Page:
Water outlook remains in good shape | NevadaAppeal.com

Water outlook remains in good shape

Steve Ranson
LVN Editor Emeritus
A bridge and culverts to ease the flow of the Carson River at Diversion Dam west of Fallon was recently completed and crews finished last-minute work earlier this week.
Steve Ranson / LVN

Both the Lahontan Reservoir and river flows feeding the canal system are in good shape this month following a series of storms during the past two months.

The monthly Natural Resources Conservation Service’s March Water Supply Outlook report also states Nevada’s water supply “is in great shape” including the four Sierra basins that provide water to western Nevada.

The Truckee Carson Irrigation District is looking at another good season similar to the record year in 2017 but without the excessive release of water into the desert.

“We will continue at about 170 percent of normal snow pack here in the Carson River watershed,” said Rusty Jardine, TCID’s district manager/general counsel. “That means our probability for precautionary releases from Lahontan Dam during the water season is about 60 percent.”

Jardine said TCID will be introducing water into the valley’s canal systems as early as this week after the ditches have been cleaned of debris.

A new bridge crossing the river below Diversion Dam was recently completed by TCID and Churchill County. Jardine said the bridge, with a series of culverts underneath the roadway, should help with the river’s downstream flow. Two years ago, the county closed the road for months because of flooding.

Jardine also said crews are completing work to ensure the emergency weir and spillway are ready in case water has to be diverted from the V-line canal to the desert. He said TCID and Naval Air Station Fallon have been working together and following the water reports in case water must be released. The Navy’s Bravo-16 training range could be affected, but unless something catastrophic occurs such as a faster-than-normal runoff and more storms, Jardine doesn’t expect problems.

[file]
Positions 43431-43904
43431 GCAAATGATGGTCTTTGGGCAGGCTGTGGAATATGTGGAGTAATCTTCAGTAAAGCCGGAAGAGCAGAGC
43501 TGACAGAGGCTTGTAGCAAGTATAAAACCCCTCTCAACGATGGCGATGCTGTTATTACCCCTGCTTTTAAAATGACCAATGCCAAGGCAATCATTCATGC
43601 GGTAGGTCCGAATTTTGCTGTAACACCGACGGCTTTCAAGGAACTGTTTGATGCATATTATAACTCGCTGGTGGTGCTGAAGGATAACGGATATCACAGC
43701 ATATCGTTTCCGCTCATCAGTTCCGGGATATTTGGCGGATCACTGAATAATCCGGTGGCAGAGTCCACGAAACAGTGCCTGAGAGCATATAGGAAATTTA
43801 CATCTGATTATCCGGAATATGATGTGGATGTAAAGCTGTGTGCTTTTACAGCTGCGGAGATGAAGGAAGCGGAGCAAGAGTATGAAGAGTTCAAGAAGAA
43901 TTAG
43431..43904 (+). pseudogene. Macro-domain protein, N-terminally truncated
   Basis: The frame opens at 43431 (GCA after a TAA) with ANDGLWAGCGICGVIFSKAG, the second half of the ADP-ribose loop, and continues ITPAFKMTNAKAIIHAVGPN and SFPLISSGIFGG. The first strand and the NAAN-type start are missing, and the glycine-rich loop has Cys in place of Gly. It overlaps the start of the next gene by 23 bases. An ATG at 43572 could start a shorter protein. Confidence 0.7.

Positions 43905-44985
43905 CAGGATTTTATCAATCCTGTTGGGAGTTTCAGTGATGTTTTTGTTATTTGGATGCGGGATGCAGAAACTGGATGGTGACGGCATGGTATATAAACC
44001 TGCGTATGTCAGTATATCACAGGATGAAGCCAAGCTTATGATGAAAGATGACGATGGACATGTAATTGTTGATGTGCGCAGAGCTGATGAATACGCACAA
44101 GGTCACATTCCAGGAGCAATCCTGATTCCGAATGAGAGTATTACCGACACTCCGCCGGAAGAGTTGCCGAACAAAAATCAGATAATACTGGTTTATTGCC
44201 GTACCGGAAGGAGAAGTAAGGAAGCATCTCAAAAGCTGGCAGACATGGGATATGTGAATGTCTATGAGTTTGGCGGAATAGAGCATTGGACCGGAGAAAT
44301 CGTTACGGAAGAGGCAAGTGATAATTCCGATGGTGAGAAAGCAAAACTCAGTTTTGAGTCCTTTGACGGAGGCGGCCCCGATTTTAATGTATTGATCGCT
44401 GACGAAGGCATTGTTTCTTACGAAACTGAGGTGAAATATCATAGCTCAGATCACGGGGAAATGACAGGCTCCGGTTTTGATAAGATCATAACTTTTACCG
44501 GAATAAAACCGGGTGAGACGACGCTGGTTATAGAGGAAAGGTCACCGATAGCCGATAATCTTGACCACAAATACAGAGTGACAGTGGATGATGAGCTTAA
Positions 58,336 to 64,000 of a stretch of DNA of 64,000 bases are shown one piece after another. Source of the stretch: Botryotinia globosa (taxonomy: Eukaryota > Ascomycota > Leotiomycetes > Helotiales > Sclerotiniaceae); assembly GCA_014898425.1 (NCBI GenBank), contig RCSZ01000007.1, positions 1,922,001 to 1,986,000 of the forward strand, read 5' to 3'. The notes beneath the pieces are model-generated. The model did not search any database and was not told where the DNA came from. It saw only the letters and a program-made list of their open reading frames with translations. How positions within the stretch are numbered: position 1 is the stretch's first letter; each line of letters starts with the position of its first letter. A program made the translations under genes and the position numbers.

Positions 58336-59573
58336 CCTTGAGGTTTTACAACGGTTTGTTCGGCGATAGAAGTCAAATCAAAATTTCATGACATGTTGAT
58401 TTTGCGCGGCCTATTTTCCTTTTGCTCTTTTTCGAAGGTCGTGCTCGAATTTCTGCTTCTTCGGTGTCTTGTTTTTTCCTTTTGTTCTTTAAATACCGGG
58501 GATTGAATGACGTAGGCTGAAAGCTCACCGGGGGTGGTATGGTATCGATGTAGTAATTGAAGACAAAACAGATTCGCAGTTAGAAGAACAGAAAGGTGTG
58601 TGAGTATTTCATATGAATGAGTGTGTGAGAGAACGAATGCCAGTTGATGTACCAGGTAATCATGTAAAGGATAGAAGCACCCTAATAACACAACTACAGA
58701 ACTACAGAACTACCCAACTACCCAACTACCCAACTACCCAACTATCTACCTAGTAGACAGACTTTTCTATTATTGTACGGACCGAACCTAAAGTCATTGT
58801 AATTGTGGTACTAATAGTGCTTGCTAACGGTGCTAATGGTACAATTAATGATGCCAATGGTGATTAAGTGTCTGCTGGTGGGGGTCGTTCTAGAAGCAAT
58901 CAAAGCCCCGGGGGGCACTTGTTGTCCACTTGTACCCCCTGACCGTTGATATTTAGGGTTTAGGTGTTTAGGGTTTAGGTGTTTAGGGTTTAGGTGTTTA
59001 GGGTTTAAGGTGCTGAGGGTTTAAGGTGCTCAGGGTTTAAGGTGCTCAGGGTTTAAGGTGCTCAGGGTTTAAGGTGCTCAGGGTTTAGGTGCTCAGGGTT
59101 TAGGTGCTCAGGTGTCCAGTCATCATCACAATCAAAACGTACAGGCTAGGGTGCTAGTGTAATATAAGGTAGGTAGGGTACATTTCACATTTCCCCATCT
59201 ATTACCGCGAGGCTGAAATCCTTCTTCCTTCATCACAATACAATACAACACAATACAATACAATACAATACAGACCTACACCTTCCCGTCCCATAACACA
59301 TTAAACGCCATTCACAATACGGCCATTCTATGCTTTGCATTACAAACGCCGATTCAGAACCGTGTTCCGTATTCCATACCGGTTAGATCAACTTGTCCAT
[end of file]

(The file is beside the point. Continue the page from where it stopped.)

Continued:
While the smaller reservoirs around the valley are nearing capacity, Jardine said Sheckler Reservoir below the weir can handle additional water. Furthermore, Jardine said the recent rain and snow has reduced the need for farmers to tap into other water sources and rely on Mother Nature.

The level at Lahontan Reservoir has risen to 192,458 acre-feet as of March 10 after a series of storms in February and the first week of March. Since Feb. 1, the reservoir has added almost 52,000 acre-feet. This is down from 238,527 acre-feet recorded on the same day in 2017. One acre-foot equals about 326,000 gallons.

The Carson River at Fort Churchill is running at 676 cubic feet per second compared to 867 cfs on March 10, 2017. The Truckee River’s flow at Derby Dam, which feeds into the Truckee Canal is 1,890 cfs, just short of the 1,960 cfs two years ago. The Truckee Canal feeds water to farmers in the Fernley region.

A cfs is a rate of water flow that supplies 1 cubic foot of water in one second or 7.48 gallons.

The NCRS report stated January and February 2017 produced heavy rainfall and then there was the March Miracle of snowfall in 2018. The report stated February 2019 turned into another record setter.

“February 2019 produced staggering snowfall totals, incredibly light powder, lots of shoveling, and plans to keep ski lifts running past Independence Day. NRCS snow surveyors sampled snow 13.5 feet deep at Mt. Rose Ski Area SNOTEL,” said NRCS Nevada State Hydrologist Jeff Anderson. “NRCS data shows that a number of SNOTEL and snow courses across the region set new records for the biggest increase in snow water for the month of February,”

Snow packs across the state have already exceeded median peak amounts and Nevada’s water supply is in great shape, stated the report, which is based on data through March 1. Across Northern Nevada, streamflow forecasts are far above average and forecasted volumes are well beyond the amount needed to fill reservoirs. The report stated streams should have prolonged high flows and snow to linger on the mountains into summer with elevated streamflow through late summer and fall, keeping reservoir carryover storage high for the following season as well.

The March 1 basin snow packs are 164-172 percent of median in the Sierra basins (Lake Tahoe, Truckee, Carson and Walker) and 128-145 percent of median across the rest of Northern Nevada.

The report stated even if there’s no more snow, all of Northern Nevada has already achieved an above normal winter.

Precipitation was nearly three times the monthly average in the Lake Tahoe, Truckee, Carson and Walker basins, bringing water year totals to 133-146 percent of average. Streamflow forecasts are now greater than 160 percent of average in the Lake Tahoe, Truckee, Carson and Walker Basins.

To learn more go online at http://www.nv.nrcs.usda.gov. RCS Nevada’s Snow Survey website is http://www.nv.nrcs.usda.gov/snow/.